Floods make tough times tougher for farmers
Sinking prices and a blizzard of debt had already hit many US farmers. But recently, they had something else to worry about. Unusually heavy rains have caused extensive flooding -- and in some cases, crop damage -- in the central section of the United States.
In the first week of October, rainstorms drenched a wide area from Oklahoma in the south to Michigan in the north. As urban and suburban homes filled with water, concerns rose that the nation's prime corn- and soybean-producing region was in trouble. The ever-edgy Chicago agricultural markets pushed up some prices by 20 cents a bushel.
By midweek, the rain subsided and so did concerns about the harvest. The Chicago markets skidded almost back to their pre-flooding lows. With mountains of grain already stored away, the damage is not expected to make much of a dent on the otherwise excellent crop at hand.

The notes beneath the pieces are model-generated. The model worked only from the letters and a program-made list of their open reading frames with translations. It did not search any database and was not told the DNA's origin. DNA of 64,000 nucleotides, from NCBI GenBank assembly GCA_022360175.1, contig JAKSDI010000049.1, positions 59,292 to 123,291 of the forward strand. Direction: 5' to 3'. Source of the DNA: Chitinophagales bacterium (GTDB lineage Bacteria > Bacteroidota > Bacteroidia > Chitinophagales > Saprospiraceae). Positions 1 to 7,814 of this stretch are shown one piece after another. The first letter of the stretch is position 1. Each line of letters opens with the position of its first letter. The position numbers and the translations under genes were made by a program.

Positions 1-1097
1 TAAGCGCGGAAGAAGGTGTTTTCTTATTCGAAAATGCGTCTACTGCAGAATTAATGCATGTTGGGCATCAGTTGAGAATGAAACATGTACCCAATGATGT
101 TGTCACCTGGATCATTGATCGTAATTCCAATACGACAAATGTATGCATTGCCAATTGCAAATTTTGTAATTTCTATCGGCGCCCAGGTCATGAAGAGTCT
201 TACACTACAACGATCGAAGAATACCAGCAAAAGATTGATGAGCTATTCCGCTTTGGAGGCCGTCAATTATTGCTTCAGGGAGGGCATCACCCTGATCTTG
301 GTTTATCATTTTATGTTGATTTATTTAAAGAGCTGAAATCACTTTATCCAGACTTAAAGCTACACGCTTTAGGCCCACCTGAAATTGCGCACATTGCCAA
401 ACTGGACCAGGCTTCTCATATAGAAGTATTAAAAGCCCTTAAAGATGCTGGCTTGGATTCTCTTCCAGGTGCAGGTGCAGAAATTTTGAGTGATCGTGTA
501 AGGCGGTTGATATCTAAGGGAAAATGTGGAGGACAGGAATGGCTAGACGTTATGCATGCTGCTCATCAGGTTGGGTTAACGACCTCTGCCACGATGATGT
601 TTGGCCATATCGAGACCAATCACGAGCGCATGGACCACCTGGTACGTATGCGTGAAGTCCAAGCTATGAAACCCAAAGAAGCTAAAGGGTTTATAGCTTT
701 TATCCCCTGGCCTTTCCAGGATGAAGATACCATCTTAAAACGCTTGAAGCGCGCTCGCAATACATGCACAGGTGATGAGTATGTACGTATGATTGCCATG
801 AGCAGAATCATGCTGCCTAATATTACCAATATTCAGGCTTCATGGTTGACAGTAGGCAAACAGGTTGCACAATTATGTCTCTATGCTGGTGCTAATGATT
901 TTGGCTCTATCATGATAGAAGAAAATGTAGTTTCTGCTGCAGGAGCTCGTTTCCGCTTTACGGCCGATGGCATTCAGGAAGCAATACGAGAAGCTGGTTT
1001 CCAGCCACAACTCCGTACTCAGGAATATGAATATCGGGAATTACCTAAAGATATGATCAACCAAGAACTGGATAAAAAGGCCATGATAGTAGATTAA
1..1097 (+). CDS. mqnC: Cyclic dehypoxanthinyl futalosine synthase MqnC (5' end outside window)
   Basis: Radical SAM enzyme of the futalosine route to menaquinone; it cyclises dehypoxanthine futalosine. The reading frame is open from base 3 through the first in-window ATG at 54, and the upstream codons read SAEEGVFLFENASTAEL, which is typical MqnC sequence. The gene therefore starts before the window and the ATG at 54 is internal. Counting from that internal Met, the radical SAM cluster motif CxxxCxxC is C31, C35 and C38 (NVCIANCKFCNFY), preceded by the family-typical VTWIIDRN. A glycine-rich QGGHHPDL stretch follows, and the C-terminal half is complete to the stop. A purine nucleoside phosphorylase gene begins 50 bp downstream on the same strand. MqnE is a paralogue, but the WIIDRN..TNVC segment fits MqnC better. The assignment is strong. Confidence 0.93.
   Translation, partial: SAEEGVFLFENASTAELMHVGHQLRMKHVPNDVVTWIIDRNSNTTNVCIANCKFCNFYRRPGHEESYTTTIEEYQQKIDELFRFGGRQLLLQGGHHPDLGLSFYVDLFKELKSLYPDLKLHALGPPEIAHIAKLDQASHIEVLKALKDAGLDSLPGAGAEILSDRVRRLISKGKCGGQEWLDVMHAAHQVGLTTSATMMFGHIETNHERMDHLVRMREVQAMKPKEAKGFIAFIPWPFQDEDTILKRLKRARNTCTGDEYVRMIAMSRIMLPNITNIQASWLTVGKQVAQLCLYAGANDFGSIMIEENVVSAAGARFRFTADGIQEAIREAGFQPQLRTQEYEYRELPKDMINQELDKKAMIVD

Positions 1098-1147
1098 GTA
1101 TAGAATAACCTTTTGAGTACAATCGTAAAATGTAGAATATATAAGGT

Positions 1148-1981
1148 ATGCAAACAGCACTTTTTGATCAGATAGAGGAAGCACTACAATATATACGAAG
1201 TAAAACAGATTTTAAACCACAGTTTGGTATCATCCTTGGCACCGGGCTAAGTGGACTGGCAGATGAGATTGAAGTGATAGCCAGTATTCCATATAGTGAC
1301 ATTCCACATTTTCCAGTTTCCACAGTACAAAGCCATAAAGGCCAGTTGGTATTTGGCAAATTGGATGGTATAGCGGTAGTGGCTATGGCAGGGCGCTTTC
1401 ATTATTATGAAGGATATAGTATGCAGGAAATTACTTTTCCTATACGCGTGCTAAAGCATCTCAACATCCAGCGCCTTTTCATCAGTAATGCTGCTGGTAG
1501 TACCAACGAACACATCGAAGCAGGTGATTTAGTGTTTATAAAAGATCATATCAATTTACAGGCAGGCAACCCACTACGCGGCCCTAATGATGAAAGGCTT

But the five-year agricultural depression in the US has been so severe that some farmers may not survive the additional losses. ``It's going to have an impact on individual farmers,'' said Ross Korves of the American Farm Bureau Federation, the nation's largest farm group.
In Lake County, Illinois, where some of the heaviest flooding occurred, standing water ruined some crops.
``I figure we may have lost 15 percent of the crop,'' said Bob Schmerbauch, a local farm official. ``Right now, we can't get into the field [to harvest].''
In general, the biggest impact of the rains was the delay in the harvest. But cooler, drier weather has since drifted in, brightening the skies and drying out all but the wettest fields.
``This week I know we're going to start picking up,'' said a government farm statistician for the state of Illinois.
For all the delays, farmers here still look forward to bringing in the second-largest corn crop in the nation's history.